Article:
Well before the Covid-19 pandemic, policymakers and scholars were focused on the debate over corporate purpose and the fragility of an economic system marked by stagnation and runaway inequality. As a solution, many urged a shift from shareholder primacy (the credo that the main duty of corporate directors is to maximize wealth for shareholders) to a stakeholder approach, under which directors must create value for all constituencies of the corporation, including employees, customers, suppliers, and local communities. Such an approach – which promotes a seemingly radical change in how boards of directors make decisions – has historically appealed to two very distinct groups: progressives who welcome a switch to a more holistic view of the enterprise and incumbent executives and their supporters who believe the stakeholder approach would provide greater relief from shareholder pressures.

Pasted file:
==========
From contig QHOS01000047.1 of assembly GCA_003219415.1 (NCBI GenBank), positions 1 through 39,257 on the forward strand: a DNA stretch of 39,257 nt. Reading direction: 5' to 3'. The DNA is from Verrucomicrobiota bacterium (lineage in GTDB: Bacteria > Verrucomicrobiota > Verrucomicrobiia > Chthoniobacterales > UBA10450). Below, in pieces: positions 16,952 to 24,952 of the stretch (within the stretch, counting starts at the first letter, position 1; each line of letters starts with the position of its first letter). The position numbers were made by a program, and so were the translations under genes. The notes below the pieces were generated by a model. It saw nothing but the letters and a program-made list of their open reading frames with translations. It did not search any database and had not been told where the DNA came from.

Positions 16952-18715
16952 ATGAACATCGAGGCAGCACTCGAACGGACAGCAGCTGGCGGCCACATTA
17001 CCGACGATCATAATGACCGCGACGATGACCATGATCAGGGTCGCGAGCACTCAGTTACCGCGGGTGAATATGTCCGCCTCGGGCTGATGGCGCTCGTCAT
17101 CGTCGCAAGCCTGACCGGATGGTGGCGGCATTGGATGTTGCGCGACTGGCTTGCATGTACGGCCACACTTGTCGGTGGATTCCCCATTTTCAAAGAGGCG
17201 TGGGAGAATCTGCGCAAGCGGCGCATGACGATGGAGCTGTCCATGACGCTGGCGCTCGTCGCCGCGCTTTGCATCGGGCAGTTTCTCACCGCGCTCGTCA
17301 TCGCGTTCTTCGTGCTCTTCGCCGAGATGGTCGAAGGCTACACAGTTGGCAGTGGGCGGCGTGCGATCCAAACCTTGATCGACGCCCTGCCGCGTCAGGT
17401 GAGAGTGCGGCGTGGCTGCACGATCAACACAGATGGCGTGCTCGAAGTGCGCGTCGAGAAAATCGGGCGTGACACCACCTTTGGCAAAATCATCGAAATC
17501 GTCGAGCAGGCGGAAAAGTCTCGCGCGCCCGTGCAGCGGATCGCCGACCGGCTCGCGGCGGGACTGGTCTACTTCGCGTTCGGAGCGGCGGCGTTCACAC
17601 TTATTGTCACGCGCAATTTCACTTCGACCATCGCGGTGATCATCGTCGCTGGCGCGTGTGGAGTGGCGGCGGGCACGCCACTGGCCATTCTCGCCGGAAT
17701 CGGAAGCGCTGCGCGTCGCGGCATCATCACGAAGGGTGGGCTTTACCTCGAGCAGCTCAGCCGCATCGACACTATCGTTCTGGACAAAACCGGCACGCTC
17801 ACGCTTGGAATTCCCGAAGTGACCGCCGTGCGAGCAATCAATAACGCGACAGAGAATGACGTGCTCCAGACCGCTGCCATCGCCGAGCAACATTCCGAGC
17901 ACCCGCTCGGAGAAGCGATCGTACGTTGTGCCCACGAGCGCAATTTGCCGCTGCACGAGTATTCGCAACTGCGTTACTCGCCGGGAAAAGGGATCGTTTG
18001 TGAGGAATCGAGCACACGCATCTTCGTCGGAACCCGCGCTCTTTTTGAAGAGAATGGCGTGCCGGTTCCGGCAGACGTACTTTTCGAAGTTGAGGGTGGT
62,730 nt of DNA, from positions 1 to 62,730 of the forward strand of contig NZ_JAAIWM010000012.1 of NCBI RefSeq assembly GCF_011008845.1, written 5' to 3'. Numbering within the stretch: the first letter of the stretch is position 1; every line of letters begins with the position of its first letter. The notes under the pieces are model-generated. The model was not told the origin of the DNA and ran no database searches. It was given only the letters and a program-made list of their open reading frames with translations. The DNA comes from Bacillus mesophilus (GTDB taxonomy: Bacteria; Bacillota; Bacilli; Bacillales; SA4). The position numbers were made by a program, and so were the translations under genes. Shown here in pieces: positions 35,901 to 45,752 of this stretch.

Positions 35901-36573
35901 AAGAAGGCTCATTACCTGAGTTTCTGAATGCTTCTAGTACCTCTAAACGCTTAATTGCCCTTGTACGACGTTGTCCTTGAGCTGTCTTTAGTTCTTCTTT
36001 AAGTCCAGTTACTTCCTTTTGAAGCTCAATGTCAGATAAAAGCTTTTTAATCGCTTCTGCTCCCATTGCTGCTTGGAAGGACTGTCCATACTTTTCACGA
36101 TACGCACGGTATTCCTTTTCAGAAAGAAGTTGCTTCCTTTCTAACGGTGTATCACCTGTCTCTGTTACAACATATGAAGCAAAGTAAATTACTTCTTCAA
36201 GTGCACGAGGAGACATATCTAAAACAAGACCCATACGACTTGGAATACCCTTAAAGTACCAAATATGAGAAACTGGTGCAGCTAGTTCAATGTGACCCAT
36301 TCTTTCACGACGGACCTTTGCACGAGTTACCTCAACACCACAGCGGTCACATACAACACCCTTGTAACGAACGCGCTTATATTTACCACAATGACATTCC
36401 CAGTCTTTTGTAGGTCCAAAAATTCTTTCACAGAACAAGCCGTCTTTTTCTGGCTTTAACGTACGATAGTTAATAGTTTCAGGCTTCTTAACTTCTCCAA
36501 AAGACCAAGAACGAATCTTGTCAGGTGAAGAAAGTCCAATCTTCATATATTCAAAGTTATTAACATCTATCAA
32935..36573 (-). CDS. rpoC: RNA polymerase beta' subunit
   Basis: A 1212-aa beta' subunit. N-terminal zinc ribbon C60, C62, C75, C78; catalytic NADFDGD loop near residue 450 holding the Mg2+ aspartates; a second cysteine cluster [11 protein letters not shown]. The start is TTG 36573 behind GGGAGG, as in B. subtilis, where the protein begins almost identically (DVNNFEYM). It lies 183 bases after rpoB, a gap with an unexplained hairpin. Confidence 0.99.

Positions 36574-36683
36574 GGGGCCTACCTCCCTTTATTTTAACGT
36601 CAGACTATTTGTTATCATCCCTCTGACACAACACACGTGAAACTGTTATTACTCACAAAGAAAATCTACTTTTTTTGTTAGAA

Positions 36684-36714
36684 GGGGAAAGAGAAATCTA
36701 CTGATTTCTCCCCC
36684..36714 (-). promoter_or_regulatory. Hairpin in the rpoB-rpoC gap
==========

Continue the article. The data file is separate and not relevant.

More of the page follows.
Corwin v. KKR is considered one of the most important corporate law decisions of this century. Corwin shields directors from the enhanced scrutiny of Revlon in favor of the business judgment rule whenever a transaction “is approved by a fully informed, uncoerced vote of the disinterested stockholders.” Commentators see Corwin as the poster child of an increasingly more restrained approach by Delaware courts—something labeled with expressions such as “Delaware’s retreat,” “the fall of Delaware standards,” and even “the death of corporate law.”
Supporters of the decision applaud the shift from courts to markets in determining whether directors satisfactorily performed in the sale of the company. In an age of enhanced investor sophistication due to the growing size of institutional ownership, the argument goes, the judiciary has ceded the role of optimal decision maker to shareholders. However, the mainstream view among scholars is that Corwin is a setback in shareholder protection. To some, directors’ legal obligations are now limited to full disclosure. Others think that enhanced scrutiny is no longer available and the sole constraint directors face is the shareholder vote. In the views of critics of Corwin, the structure, nature, and quality of the substitute (vote vs. judicial review) are not compelling.